The Extra Mile

The Extra Mile

Overtaking, inevitably, often becomes necessary in normal motoring, and it rarely helps your fuel economy, although there are some situations when it actually can ñ such as when it lets you escape from being stuck behind a driver who stops at every roundabout and slows excessively for every slight bend in the road. But overtaking calls on extra engine power and strong acceleration to gain a significantly higher speed, which invariably uses extra fuel, and sometimes may also involve braking, with a further wastage of energy, and fuel, which we would want to avoid wherever possible. 

How then can we minimise, maybe even eliminate, the apparently unavoidable use of extra fuel involved in overtaking another vehicle? Here are some examples: Travelling directly behind a loaded HGV, cruising at 45 to 55mph, can be an acceptable cruising speed, but for the usual lack of forward vision and periods when the HGV in question has cause to seriously slow down. Lacking in power, it may take a frustratingly long time to accelerate back up to its cruising speed, and often creates tailbacks that tempt drivers into risky overtaking. At such speeds it is often difficult to overtake safely, particularly on an A-road with a 60mph limit, but there are opportunities. It’s often best done when you and the HGV are accelerating away after the HGV, and any vehicles stuck behind, have all slowed right down, or maybe even stopped. It might be after traffic lights, a bend, or following a roundabout, or any such similar situations. Given a clear road ahead, and with the low speeds involved, strong acceleration in the right gear will get you swiftly and safely past such a truck, or other slow-moving vehicle. Once past, you just ease off the accelerator to hit your chosen cruising speed, with no braking needed, and less fuel used than if you had slowly followed the HGV back to its chosen cruising speed, when overtaking would then again become very much harder. With the lower overtaking speeds involved, such opportunities do need grasping when they appear though, and you do need to keep a close eye on your mirror for other drivers behind with similar ideas.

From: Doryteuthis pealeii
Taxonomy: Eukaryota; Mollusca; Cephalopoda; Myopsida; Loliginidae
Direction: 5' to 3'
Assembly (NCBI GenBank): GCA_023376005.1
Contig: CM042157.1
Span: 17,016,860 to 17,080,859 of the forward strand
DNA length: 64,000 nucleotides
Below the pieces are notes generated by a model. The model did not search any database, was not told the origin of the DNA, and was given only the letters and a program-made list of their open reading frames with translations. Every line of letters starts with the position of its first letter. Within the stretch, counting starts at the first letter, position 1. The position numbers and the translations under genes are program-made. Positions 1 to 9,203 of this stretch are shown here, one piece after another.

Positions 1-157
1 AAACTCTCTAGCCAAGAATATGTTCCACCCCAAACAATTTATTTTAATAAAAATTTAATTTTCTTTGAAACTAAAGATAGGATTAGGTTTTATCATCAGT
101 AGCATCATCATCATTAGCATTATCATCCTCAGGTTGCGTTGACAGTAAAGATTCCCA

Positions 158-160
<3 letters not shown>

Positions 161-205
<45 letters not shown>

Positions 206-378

Having spoken of using strong acceleration, the opposite tactic of using well-planned deceleration can also offer equally effective fuel-saving overtaking opportunities, and again they need grasping positively when they arrive. When you’re in the company of slower vehicles, particularly HGVs, on fast two-lane dual carriageways, the approach to the frequent roundabouts offers opportunities to overtake HGVs when they necessarily have to start slowing down much earlier than you. Holding your speed when they start to slow down gives you the opportunity to ease past them in the overtaking lane, obviously with care, and keeping a close eye out for other fast outer lane traffic. By looking well ahead, you may spot other times when, by even accelerating somewhat, you can create such an opportunity, if you can close up on and then slip past the HGV well before the roundabout. That’s so much better than finding yourself rapidly closing down on a slowing HGV, possibly even then needing hard braking, just as you approach the roundabout, and having to slow right down to as little as 10 to 15mph, with the significant loss of momentum. Most modern cars have the ability to negotiate roundabouts at much higher speeds than HGVs, and by taking or creating opportunities like these, you can execute safe overtaking without causing any problems for HGV drivers, as long as you give them plenty of space, make your intentions clear, and keep an acute awareness of other roundabout traffic. If your plans do turn sour, don’t ever attempt to overtake a large HGV, which may need to use two lanes for space, on the roundabout itself, but wait until it is clearly back in lane and, given space, slip past as you accelerate away, as described above. 

Economical driving is all about anticipation, conserving energy and maintaining steady, sensible, speeds. That involves escaping the fuel-wasting frustration of following slower vehicles, as we’ve described above, and not being pressurised into using risky and inefficient ways of overtaking them. Few things in motoring are more satisfying than executing such overtaking manoeuvres safely and skilfully, and you may find other situations where similar ìsmart overtakingî can save you fuel, and keep you safe, just as long as you use the right gear for the occasion.

Victor Harman 

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